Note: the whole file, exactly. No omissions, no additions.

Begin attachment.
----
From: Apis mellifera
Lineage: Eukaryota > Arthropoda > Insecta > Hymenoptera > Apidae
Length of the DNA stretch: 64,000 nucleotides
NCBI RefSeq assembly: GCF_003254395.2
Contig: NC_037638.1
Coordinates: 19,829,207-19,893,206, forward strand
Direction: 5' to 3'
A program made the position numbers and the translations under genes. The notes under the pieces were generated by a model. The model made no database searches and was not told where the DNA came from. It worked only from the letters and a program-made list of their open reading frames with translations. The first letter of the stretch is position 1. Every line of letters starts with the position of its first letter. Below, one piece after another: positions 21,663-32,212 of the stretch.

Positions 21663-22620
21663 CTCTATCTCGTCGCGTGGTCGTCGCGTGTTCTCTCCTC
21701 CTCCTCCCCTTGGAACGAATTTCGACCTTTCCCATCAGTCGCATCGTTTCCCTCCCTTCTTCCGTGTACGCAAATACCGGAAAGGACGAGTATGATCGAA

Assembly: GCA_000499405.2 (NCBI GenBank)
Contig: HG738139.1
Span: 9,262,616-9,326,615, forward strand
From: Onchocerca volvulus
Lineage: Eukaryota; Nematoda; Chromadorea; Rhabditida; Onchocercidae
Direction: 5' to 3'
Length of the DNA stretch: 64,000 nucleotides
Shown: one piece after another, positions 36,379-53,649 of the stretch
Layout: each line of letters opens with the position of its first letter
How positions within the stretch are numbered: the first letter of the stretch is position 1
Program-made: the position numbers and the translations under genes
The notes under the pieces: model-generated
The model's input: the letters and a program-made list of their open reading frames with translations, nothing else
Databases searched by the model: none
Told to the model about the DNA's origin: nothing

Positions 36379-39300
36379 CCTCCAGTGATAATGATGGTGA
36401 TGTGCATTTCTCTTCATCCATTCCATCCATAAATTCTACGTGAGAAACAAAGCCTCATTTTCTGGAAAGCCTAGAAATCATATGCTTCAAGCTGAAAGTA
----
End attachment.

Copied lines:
From: Apis mellifera
Lineage: Eukaryota > Arthropoda > Insecta > Hymenoptera > Apidae
Length of the DNA stretch: 64,000 nucleotides
NCBI RefSeq assembly: GCF_003254395.2
Contig: NC_037638.1
Coordinates: 19,829,207-19,893,206, forward strand
Direction: 5' to 3'
A program made the position numbers and the translations under genes. The notes under the pieces were generated by a model. The model made no database searches and was not told where the DNA came from. It worked only from the letters and a program-made list of their open reading frames with translations. The first letter of the stretch is position 1. Every line of letters starts with the position of its first letter. Below, one piece after another: positions 21,663-32,212 of the stretch.

Positions 21663-22620
21663 CTCTATCTCGTCGCGTGGTCGTCGCGTGTTCTCTCCTC
21701 CTCCTCCCCTTGGAACGAATTTCGACCTTTCCCATCAGTCGCATCGTTTCCCTCCCTTCTTCCGTGTACGCAAATACCGGAAAGGACGAGTATGATCGAA

Assembly: GCA_000499405.2 (NCBI GenBank)
Contig: HG738139.1
Span: 9,262,616-9,326,615, forward strand
From: Onchocerca volvulus
Lineage: Eukaryota; Nematoda; Chromadorea; Rhabditida; Onchocercidae
Direction: 5' to 3'
Length of the DNA stretch: 64,000 nucleotides
Shown: one piece after another, positions 36,379-53,649 of the stretch
Layout: each line of letters opens with the position of its first letter
How positions within the stretch are numbered: the first letter of the stretch is position 1
Program-made: the position numbers and the translations under genes
The notes under the pieces: model-generated
The model's input: the letters and a program-made list of their open reading frames with translations, nothing else
Databases searched by the model: none
Told to the model about the DNA's origin: nothing

Positions 36379-39300
36379 CCTCCAGTGATAATGATGGTGA
36401 TGTGCATTTCTCTTCATCCATTCCATCCATAAATTCTACGTGAGAAACAAAGCCTCATTTTCTGGAAAGCCTAGAAATCATATGCTTCAAGCTGAAAGTA